The striking HIV-resistant phenotype observed in ccr5∆32 homozygotes and the recent report of a cure following HSCT using ccr5∆32 cells has spurred several gene therapy efforts to block HIV infection at the level of entry in an attempt to reproduce this HIV-resistant phenotype in individuals lacking the delta32 mutation. As a result, several promising preclinical studies have successfully provided some form of protection against HIV by targeting infection at the level of entry and a number of these studies have been advanced to human clinical trials (Table 1).

Table Table 1. Gene therapy clinical trials targeting the major steps in HIV entry.

Click here to display table

Table 1. Gene therapy clinical trials targeting the major steps in HIV entry.
Steps in entry targetedTransgene/PayloadTarget cell% gene marked cells at study conclusionRef.
CD4 bindingCD4-zeta chimeric T cell receptorAutologous CD4+ and CD8+ T cells0.1% of PBMCs at 1 year[41]
CD4 bindingCD4-zeta chimeric T cell receptorSyngeneic CD4+ and CD8+ T cells0.1%–1% of CD4+ and CD8+ T cells at 1 year[42]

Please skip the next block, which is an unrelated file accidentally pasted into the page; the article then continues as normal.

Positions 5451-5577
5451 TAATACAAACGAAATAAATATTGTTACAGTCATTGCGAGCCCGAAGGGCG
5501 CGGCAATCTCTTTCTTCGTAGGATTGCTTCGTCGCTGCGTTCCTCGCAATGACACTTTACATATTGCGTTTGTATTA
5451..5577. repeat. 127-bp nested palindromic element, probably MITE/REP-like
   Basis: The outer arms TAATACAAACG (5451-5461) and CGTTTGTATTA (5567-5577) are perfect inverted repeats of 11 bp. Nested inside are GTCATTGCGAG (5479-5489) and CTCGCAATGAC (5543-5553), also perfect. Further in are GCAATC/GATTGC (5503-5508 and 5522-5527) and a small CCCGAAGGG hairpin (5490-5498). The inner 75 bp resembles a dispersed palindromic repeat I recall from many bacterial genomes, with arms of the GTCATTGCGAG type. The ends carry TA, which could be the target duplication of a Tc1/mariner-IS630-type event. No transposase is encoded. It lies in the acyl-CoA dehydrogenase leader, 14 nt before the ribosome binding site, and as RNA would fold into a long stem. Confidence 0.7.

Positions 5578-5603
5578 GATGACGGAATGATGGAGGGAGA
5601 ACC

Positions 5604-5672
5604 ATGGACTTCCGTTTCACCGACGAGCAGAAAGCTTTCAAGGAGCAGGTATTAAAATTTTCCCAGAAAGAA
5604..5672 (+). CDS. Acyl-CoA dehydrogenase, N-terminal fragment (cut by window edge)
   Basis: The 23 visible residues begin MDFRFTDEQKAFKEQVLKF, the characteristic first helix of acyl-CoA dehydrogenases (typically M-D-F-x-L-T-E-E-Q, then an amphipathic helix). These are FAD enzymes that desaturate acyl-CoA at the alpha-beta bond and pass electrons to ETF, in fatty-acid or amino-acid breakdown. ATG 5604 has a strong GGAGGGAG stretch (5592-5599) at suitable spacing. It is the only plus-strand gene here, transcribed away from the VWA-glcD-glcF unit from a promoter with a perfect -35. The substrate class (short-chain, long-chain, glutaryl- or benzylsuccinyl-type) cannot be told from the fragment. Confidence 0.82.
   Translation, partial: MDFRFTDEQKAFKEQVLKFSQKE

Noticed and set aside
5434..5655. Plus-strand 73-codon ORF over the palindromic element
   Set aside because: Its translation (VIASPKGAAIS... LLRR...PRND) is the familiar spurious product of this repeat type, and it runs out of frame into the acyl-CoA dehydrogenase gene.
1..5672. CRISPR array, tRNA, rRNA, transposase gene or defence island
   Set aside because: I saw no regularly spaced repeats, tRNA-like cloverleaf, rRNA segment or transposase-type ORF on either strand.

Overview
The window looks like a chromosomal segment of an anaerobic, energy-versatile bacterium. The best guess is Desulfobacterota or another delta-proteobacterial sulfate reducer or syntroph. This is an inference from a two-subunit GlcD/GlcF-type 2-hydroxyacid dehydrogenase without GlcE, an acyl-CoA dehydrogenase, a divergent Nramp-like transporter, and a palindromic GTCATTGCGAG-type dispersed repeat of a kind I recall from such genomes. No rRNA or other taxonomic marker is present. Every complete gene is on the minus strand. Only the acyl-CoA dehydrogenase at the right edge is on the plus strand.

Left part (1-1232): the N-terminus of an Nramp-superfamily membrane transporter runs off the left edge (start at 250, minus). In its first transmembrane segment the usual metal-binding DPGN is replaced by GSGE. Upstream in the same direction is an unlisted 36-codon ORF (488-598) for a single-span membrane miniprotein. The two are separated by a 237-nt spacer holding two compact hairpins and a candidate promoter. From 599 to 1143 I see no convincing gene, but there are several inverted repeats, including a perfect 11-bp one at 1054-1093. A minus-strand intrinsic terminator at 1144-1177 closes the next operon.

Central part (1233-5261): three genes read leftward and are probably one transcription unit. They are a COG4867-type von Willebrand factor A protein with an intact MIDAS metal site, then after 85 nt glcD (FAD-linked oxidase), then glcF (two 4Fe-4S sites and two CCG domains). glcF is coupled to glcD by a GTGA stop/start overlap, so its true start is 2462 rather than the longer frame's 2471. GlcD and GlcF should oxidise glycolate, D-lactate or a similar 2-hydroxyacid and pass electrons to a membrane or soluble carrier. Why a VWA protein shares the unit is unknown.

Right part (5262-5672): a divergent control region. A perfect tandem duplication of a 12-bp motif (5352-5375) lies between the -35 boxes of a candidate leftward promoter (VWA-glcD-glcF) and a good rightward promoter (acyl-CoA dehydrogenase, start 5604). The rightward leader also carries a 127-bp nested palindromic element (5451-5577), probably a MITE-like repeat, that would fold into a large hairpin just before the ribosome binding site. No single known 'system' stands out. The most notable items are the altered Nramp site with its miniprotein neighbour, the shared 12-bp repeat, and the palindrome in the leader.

CD4 bindingCD4-zeta chimeric T cell receptorAutologous CD4+ and CD8+ T cells0.1%–10% of PBMCs at 24 weeks[43]
CCR5 bindingshRNA targeting tat/rev, TAR decoy, CCR5 ribozymeAutologous CD34+ hematopoietic stem cells0.01% of whole blood at 18 months[44]
CCR5 bindingCCR5-specific Zinc Finger NucleaseAutologous CD4+ T cellsCompleted[45]
CCR5 bindingCCR5-specific Zinc Finger Nuclease (dose escalation)Autologous CD4+ T cellsOngoing[46]
CCR5 bindingCCR5-specific Zinc Finger Nuclease (dose escalation, with cyclophosphamide)Autologous CD4+ T cellsOngoing[47]
CCR5 bindingCCR5-specific Zinc Finger NucleaseAutologous hematopoietic stem cellsOngoing[48]
HIV fusionHIV fusion inhibitory peptide maC46Autologous CD4+ T cellsLess than 0.01% of leukocytes after day 7[49]

4. HIV Entry as a Target for Gene Therapy